Sue’s memories of school life will help pupils of the future

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A WRITER who grew up in Lancing and Worthing is about to publish her first book – at the age of 63.

Born Susan Wilson, Sue Davies-Jenkins was brought up at Beach Court, the children’s home on the Brighton Road in Lancing which her mother Eileen ran with fellow London Hospital nurse and wartime army nursing sister, Miss Susan Dipper.

One of the other 25 Beach Court children christened Susan Dipper “Big Susan” - and it stuck, even recorded on her gravestone in 1983.

Sue attended Red House School in Worthing and when she got married in 1973, it was natural to pick fellow Red House girl Kate Greenwood from Broadwater as her chief bridesmaid.

In 1957, at the age of nine, Sue had won a place at Christ’s Hospital.

At the time the girls’ school was still at Hertford, but since the merger with the boys’ school in 1985, the girls enjoy the 1,200 acre site near Horsham alongside the boys, all wearing the traditional Tudor uniform of navy blue cassocks and yellow socks.

And it is in aid of Christ’s Hospital that Sue has written her memoir, Hang On Tight.

The sub title is Christ’s Hospital: From Girlhood To Governor, and as a Donation Governor of the School in recent years she has been able to help first a boy, and now a girl to enjoy all the benefits of a Christ’s Hospital education.

The boy, Dominic Parker, already had some knowledge of the school through his grandparents, Barbara and Malcolm Ritchie, who live in Henfield: his Nanny Barbara made the curtains for the Head Master’s house!

Dominic has contributed a touching piece to Hang on Tight about his last year at Christ’s Hospital which he’s called Life In A Grecian Pod.

After leaving school in 1965, Sue volunteered, and was accepted for VSO (Voluntary Service Overseas), serving in Malawi for a year.

This is probably the last time she appeared in the Worthing Gazette.

She went on to the University of York, joined the Women’s Royal Army Corps, met and married a Welsh army officer, Michael Davies-Jenkins, and has found herself living in Wales for the past 34 years.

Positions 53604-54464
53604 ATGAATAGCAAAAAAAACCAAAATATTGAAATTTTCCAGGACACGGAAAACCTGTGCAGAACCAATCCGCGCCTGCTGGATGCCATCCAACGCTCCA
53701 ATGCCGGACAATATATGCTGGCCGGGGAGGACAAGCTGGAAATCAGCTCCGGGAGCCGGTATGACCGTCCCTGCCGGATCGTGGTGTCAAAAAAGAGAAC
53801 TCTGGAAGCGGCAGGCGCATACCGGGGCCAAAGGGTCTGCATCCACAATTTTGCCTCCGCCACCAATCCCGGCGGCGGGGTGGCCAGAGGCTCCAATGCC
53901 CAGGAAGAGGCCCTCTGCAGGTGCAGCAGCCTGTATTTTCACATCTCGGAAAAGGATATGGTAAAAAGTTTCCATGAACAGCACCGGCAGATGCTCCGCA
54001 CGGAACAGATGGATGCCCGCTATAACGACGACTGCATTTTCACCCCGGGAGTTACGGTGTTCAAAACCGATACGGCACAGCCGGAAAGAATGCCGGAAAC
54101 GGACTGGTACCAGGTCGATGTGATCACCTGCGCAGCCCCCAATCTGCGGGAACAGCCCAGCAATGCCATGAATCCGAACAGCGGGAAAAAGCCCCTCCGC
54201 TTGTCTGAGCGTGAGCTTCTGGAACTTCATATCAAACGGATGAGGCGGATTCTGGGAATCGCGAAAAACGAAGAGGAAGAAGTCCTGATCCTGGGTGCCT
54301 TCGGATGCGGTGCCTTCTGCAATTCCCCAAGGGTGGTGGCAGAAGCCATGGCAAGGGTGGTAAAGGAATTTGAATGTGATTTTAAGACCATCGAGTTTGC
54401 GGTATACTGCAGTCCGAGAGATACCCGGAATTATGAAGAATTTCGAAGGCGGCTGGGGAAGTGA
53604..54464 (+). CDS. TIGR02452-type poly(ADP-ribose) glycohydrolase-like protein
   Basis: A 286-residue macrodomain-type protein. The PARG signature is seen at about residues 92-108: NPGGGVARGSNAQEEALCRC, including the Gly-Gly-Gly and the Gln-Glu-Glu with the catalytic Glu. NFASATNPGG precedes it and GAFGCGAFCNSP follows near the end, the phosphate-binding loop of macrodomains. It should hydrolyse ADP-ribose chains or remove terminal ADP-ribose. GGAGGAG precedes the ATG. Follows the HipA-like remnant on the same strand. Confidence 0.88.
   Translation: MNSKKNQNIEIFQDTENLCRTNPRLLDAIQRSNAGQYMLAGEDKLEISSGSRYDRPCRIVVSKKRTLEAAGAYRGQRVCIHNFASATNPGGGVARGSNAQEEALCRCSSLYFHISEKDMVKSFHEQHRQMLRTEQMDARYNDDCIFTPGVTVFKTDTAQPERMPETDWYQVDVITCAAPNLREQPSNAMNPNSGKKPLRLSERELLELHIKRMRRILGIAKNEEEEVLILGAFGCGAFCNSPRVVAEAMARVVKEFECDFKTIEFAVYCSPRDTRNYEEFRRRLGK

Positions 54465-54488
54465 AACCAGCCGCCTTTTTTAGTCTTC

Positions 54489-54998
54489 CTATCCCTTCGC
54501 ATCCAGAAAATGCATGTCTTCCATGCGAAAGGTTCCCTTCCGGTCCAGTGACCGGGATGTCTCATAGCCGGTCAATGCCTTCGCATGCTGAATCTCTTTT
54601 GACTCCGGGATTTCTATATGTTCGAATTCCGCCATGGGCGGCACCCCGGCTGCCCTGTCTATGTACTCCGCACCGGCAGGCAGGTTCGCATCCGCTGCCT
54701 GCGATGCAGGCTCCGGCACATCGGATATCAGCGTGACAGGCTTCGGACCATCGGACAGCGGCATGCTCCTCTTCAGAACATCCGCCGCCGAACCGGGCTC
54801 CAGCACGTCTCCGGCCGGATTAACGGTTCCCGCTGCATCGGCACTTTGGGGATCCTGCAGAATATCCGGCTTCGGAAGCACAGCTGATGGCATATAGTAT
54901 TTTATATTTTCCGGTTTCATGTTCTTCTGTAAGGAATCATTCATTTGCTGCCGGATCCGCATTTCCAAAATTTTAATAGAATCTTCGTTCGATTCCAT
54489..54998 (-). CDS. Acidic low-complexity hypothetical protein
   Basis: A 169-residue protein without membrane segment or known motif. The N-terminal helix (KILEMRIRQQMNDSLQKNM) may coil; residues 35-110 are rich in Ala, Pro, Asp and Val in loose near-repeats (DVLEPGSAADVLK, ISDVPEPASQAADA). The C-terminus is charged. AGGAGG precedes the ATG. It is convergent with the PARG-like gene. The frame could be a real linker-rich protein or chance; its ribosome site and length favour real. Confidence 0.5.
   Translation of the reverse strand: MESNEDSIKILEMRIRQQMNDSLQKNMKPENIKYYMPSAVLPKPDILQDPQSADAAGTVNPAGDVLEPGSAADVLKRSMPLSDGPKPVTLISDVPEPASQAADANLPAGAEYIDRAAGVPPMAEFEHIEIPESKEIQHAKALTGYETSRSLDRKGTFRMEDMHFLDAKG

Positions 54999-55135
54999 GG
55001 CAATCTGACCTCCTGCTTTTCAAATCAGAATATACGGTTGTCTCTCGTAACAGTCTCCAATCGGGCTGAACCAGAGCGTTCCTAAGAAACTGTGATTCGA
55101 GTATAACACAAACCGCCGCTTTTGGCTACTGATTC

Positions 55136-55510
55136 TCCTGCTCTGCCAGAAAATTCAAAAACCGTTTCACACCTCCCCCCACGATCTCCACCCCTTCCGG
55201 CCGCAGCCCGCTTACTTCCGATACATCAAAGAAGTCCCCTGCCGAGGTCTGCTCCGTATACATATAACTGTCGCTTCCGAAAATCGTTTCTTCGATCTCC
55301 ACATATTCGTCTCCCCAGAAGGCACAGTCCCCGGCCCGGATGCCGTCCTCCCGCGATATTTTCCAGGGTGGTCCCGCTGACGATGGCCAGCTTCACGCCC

Apart from trying to teach, in 1983 she helped to set up a pilot scheme for girls in Dyfed Army Cadet Force, and served for some 20 years in the Army Cadets, eventually covering PR for reservists and cadets throughout Wales.

But as a grandmother now, Sue never forgets her West Sussex upbringing and describes lovingly in the book her mother and Big Susan at Beach Court, and some of the other stalwart characters who worked there, caring for all the children.

She writes about her friend Liz Drucquer and the other Guides in Worthing who continued to include her on camps even after she’d gone off to boarding school, and about Christ’s Hospital, Horsham, where she enjoys going back for Speech Day and reunions.

“I feel that the connection with the school has brought me back to my West Sussex roots,” she says. “It’s lovely.”

Sue has always retained strong links with Christ’s Hospital. With contributions from staff and a recent pupil, and many gems from the school’s past, Hang On Tight should bring it all back. Whilst not exclusively about Christ’s Hospital, the book shows how its unique ethos has permeated the author’s adult life, Sue says.

Any profits from the book will be donated to Christ’s Hospital (www.christs-hospital.org.uk).

Christ’s Hospital is now taking day children as well as boarders, and the youngest that pupils can be admitted is at the age of 11.

Founded by King Edward VI in 1552, it remains a charitable foundation, and parents of the children there contribute to fees only according to their means.

“That is why I thought it was so important to write the book,” says Sue, “not just to record a piece of social history, but in these tough economic times to help children now and in the future to enjoy the same benefits that I have done through this wonderful school.”

Hang On Tight, retailing at £9.95, can be obtained from the publishers, The Memoir Club. Email memoirclub@msn.com or telephone 0191 3735660.